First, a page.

What would it look like for us, as sisters united by Christ, to voice holy complaints and protests and grief aloud, to each other and to the world around us?

More than anything, as Rah walks the reader through the book of Lamentations (further buffering a biblical argument), we are given permission to lament. We are encouraged to deal with the reality of the world around us, with the reality of brokenness and pain and injustice. We are begged to bring untold stories to light (p. 50), and to not ignore pain and suffering and death any longer–but with compassion and justice, we are exhorted to step into action. We cannot be bound by fenced apathy any longer.

But here’s the thing: “We” does not mean that we as individuals all do our own thing from the comfort of [our] separate dwelling places. “We” means that we become we, doing this we together, for “… suffering is endured by the entire community. It is a communal experience” (p. 101). To be blunt, for those of us who are white, this may be a tricky thing to step into; a shift from the personal to the corporate is required, which may be far from the individualized worship experience of the white evangelical church.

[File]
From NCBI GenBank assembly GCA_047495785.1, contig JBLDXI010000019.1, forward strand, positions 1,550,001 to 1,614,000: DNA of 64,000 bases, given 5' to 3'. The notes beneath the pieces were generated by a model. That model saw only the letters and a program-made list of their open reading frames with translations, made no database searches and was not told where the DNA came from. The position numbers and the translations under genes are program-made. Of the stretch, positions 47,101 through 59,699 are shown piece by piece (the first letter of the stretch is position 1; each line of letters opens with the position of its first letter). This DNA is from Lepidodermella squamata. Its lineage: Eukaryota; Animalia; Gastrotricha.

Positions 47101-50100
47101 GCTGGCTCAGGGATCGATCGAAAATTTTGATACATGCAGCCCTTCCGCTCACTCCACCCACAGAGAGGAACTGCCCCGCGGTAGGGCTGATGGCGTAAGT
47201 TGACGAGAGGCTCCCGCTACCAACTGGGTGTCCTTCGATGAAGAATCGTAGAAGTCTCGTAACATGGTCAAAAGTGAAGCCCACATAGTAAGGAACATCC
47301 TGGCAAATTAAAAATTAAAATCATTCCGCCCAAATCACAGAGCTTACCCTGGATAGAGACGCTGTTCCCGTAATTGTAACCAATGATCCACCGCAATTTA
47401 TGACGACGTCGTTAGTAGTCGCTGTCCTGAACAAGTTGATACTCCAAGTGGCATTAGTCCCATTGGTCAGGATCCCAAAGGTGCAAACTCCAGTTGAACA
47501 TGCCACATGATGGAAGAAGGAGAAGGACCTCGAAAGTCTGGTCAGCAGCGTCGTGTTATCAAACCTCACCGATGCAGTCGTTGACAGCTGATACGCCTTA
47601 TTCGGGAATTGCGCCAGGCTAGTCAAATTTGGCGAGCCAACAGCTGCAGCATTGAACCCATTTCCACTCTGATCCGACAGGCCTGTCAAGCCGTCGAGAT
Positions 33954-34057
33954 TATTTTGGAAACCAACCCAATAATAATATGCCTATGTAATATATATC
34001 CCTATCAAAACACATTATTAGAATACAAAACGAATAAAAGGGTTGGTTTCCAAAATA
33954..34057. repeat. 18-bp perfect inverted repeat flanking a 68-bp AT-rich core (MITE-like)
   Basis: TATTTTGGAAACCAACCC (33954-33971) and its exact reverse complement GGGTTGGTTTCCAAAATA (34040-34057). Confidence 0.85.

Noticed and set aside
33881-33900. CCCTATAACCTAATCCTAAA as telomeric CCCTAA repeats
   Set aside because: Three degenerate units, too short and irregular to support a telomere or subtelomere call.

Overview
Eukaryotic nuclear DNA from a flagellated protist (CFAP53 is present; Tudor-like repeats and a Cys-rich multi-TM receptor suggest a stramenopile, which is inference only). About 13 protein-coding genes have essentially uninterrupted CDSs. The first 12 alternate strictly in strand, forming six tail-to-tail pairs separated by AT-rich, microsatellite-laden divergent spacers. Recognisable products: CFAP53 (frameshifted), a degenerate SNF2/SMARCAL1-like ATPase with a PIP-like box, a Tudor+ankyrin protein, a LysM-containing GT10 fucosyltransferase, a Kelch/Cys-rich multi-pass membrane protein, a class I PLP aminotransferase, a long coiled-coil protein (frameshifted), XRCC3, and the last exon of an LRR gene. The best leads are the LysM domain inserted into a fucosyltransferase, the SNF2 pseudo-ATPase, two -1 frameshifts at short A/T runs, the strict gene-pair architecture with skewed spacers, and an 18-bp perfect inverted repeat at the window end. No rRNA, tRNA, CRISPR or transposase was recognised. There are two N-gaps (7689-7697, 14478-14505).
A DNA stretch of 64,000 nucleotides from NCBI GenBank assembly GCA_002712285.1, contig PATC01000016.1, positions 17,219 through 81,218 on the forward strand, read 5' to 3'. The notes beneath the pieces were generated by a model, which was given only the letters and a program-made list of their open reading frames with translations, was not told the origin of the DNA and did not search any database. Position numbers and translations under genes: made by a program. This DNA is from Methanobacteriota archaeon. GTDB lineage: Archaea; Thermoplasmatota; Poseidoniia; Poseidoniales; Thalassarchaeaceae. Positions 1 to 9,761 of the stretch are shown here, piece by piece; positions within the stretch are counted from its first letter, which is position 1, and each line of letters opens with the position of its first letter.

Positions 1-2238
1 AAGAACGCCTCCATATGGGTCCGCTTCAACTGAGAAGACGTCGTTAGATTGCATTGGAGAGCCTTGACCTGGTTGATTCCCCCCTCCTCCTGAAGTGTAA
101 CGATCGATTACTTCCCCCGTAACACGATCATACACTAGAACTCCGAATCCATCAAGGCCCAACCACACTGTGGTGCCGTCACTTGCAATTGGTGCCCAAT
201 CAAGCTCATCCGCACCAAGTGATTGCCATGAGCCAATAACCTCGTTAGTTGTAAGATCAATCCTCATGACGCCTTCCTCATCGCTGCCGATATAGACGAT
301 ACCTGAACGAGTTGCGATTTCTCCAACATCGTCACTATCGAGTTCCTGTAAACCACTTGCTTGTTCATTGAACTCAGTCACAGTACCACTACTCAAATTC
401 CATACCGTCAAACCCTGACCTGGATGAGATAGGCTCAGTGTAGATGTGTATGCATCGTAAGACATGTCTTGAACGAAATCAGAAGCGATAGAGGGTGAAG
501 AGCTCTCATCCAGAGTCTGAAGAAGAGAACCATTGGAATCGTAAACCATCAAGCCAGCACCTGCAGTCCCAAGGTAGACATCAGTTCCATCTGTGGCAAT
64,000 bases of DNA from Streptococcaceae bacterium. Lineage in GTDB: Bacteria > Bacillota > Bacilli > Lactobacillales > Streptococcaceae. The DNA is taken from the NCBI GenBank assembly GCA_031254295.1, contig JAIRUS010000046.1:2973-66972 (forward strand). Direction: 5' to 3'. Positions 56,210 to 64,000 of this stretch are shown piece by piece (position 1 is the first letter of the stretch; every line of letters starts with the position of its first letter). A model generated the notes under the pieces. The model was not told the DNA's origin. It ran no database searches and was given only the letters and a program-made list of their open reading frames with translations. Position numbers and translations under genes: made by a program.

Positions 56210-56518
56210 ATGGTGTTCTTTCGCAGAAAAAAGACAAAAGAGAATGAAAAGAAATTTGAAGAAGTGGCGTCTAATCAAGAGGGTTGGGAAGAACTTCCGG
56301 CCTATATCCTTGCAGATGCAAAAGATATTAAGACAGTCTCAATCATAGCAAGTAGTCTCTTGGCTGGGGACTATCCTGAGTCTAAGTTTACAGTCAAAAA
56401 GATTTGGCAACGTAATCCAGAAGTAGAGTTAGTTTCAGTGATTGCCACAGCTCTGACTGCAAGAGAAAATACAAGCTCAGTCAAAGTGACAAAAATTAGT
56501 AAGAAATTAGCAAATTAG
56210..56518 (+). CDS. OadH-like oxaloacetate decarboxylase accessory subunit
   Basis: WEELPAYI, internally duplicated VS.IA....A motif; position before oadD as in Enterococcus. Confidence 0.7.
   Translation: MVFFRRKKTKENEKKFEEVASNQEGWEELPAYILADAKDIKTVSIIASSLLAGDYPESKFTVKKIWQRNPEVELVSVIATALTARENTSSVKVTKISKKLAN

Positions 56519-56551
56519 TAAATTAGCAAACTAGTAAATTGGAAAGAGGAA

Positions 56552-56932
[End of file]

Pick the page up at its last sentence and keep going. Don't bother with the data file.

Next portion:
How has lament figured its way into your faith community?

Regardless of where you are now and of where you come from, let’s agree to move forward together: when we lament, when we appropriately respond to suffering, when we recognize that God is sovereign, when we include and feel and empathize with the voice of those who are suffering, we become hope-filled truth tellers.

And I don’t know about you, but when the “when” of lament comes–for it most certainly will–I want to be a hope-filled truth teller.

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QUESTIONS:

What has this book called out of you?

Has anything surprised you?

Do you have a quote or idea from this book that you keep chewing on?